|Hmm, curious: I'd have expected the focus to be on the amount of food eaten (i.e., prohibition against gluttony) rather than the time of eating. Perhaps this is a reference to excessive between-meal snacking. Let's see what Google can tell us...|
Ah, instant enlightenment! Here's a more explicit version of the sixth precept:
In observing the sixth precept, for example, the lay Buddhist eats one or two simple meals between dawn and noon and avoids taking food beyond that. This cuts down the time spent on meals and allows him more time to spend on mediation.
Furthermore, according to Access to Insight,
The sixth precept also follows the practice of bhikkhus and aims at cutting down the sloth which is experienced after a day's work and a substantial evening meal, while it ensures that the body is light and fit for meditative practice. In the precept, the words "outside the time" mean after twelve noon until dawn the following day. During this time no food is eaten. However, some flexibility will be needed here with people going out to work. For them it would mean no food after their midday lunch until breakfast the next day. If one is troubled by tiredness after work on a day when these precepts are undertaken then tea or coffee are allowable as refreshing drinks. If hunger is the trouble then cocoa (or even plain chocolate) should cure it. None of these refreshments should contain milk, which is considered a food, though sugar, honey and butter are allowed (to bhikkhus, and therefore to lay people keeping the Eight Precepts), presumably because one can take only a little of these things. Fruit juices which have been strained (without fruit pulp) are other possible drinks.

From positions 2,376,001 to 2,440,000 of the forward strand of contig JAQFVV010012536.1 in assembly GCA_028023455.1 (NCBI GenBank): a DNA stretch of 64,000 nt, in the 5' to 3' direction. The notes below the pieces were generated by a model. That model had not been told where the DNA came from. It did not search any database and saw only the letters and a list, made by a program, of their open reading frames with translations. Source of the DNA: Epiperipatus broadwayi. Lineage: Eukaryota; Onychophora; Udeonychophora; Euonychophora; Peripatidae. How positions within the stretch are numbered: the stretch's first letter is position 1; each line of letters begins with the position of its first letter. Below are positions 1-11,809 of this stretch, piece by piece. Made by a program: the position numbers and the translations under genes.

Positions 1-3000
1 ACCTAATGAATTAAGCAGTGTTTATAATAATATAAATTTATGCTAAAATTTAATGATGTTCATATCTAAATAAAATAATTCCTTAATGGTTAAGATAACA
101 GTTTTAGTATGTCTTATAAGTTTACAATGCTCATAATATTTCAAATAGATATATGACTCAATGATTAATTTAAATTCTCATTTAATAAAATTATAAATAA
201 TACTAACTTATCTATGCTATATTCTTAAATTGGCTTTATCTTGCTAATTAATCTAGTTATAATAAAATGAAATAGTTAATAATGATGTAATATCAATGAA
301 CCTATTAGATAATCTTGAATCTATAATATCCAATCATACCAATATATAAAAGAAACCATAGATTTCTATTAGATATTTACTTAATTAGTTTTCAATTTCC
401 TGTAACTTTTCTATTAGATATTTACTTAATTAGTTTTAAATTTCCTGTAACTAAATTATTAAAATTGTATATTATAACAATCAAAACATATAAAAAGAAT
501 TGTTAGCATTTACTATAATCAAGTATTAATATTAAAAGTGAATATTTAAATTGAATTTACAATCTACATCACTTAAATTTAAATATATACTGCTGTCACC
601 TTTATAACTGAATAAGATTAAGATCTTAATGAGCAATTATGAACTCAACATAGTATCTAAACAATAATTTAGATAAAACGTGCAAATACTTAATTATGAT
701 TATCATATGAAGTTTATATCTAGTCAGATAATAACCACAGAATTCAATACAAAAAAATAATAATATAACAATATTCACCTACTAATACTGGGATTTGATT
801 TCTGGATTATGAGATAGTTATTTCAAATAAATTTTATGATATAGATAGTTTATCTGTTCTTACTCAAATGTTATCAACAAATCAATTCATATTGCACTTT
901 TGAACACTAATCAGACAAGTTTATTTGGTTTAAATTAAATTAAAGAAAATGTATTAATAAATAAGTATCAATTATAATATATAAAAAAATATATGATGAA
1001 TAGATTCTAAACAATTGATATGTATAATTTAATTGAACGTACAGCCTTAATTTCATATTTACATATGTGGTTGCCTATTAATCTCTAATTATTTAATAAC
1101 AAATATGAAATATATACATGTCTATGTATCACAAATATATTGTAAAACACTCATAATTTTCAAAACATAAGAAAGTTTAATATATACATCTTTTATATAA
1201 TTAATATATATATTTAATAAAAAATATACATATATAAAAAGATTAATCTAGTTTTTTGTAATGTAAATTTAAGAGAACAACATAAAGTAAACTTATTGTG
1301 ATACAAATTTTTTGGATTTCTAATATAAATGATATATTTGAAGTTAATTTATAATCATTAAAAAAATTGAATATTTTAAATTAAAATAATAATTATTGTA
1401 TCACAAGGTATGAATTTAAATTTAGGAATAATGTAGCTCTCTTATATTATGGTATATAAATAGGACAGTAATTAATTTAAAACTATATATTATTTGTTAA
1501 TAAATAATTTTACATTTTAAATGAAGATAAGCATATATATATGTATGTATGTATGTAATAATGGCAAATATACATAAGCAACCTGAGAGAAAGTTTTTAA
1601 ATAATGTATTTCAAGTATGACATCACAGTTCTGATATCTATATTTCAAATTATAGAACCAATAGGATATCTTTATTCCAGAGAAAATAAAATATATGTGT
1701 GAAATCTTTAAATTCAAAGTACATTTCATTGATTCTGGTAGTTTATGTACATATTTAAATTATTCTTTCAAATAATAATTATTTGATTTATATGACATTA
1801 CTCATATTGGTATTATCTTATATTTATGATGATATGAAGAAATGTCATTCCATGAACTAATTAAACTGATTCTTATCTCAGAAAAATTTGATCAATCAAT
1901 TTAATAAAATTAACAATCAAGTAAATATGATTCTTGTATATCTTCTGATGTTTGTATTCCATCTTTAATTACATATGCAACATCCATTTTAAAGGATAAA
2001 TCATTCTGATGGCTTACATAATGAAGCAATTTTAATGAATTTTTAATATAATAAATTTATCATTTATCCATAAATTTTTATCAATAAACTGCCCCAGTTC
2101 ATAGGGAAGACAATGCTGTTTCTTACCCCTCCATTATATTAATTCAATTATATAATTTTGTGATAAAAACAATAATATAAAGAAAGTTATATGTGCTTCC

Did I read that right? Chocolate is the recommended solution if you're too tired to meditate after work? Gautama, my friend, I think you might be on to something here!
(Is it OK to use the big B's first name? I don't want to accidentally be an even worse Buddhist than I already am. Bad Buddhist doesn't wish to be Blasphemous Buddhist as well.)
I wonder why Thich Nhat Hanh didn't include the "untimely meal" thing in his Mindfulness Trainings. He stopped after the first Five Precepts. However, he does have a lot to say about mindful eating:
Some of us, while looking at a piece of carrot, can see the whole cosmos in it, can see the sunshine in it, can see the earth in it. It has come from the whole cosmos for our nourishment. You may like to smile to it before you put it in your mouth. When you chew it, you are aware that you are chewing a piece of carrot. Don't put anything else into your mouth, like your projects, your worries, your fear, just put the carrot in. And when you chew, chew only the carrot, not your projects or your ideas. You are capable of living in the present moment, in the here and the now. It is simple, but you need some training to just enjoy the piece of carrot. This is a miracle. I often teach "orange meditation" to my students. We spend time sitting together, each enjoying an orange. Placing the orange on the palm of our hand, we look at it while breathing in and out, so that the orange becomes a reality. If we are not here, totally present, the orange isn't here either. There are some people who eat an orange but don't really eat it. They eat their sorrow, fear, anger, past, and future. They are not really present, with body and mind united.